Market research is the systematic process of data gathering and analysis to gain more information about customers and market competition. The information is then used to plan campaign strategies, improve current products, or diversify products within the brand.
Below we will define some common Market Research terms:
A.C. Nielsen Retail Index: uses point-of-sale data to provide information on the sales of a particular product, information of competing products, dealer and sales promotions, and retail prices.
Ad Hoc Surveys: surveys administered to the target audience who has never been surveyed on a particular subject before.
Ad Recall: survey respondents are exposed to an ad and then, at a later date, asked if they can recall it, measuring advertising effectiveness.
Ad tracking: monitoring a brands performance with an advertisement to determine the effectiveness of the media targeting, the quality of the advertisements, and ROI.
Applied Research: research that is conducted with specific objectives in order to develop new products or applications.
Asynchronous Research: survey respondents record their response on their own time; responses are not prompted.
At-Home Testing: research method where users are allowed to bring the product home for testing use.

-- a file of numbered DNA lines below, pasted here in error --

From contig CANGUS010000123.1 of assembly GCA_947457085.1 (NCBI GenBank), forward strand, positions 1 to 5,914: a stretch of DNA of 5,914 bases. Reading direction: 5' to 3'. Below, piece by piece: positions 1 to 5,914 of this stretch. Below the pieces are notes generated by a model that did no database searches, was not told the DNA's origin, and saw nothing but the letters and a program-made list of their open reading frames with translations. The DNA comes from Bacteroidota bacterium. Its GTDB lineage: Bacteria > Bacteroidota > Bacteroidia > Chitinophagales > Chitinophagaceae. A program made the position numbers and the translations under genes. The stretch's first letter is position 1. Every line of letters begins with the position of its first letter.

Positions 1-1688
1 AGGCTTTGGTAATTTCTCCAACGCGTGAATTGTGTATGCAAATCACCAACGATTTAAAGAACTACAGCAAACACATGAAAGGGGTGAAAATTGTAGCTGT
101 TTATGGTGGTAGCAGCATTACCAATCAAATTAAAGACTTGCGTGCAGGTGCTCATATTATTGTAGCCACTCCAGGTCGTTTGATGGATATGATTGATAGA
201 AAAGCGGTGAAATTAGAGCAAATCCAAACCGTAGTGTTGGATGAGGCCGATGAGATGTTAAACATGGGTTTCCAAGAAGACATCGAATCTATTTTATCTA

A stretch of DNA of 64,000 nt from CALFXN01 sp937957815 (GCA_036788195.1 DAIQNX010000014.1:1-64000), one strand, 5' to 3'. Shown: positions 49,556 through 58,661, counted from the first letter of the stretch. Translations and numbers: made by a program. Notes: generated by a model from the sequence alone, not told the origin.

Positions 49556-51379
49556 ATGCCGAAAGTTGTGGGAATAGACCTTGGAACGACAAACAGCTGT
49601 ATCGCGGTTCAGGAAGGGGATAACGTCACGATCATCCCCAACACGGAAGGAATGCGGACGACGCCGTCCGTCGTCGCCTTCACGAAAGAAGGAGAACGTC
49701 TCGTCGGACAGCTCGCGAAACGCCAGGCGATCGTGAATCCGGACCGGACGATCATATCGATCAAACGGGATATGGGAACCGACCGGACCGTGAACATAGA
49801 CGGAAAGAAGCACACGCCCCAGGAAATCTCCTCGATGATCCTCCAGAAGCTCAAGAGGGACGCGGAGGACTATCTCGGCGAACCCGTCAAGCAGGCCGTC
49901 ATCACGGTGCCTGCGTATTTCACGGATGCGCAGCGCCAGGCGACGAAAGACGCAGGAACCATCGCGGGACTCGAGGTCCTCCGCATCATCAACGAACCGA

Back Checking: the survey respondent is contacted after the research has taken place and questioned about the interview in an effort to authenticate the data was collected.
Benchmark: evaluating or checking something in comparison with a standard. For instance, you may compare your business processes with industry or competitor’s best practices.
CATI surveys: (Computer Assisted Telephone Interview) A software program that collects respondent’s data.
Causal Research: research that examines the cause-and-effect relationship among variables (a causes b).
Causation: the action of causing something.
Coding: how data is categorized in order to be analyzed.
Cohort: a group of people with a common statistical characteristic. For example, different age groups would make up different cohorts.
Competitive Intelligence: gathering, analyzing, and managing data and information regarding the business environment in which a company operates.
Convenience Sample: a research sampling strategy where the most accessible people are surveyed, as opposed to a random sample.
Coolhunting: marketing professionals make observations or predictions about changes in cultural trends.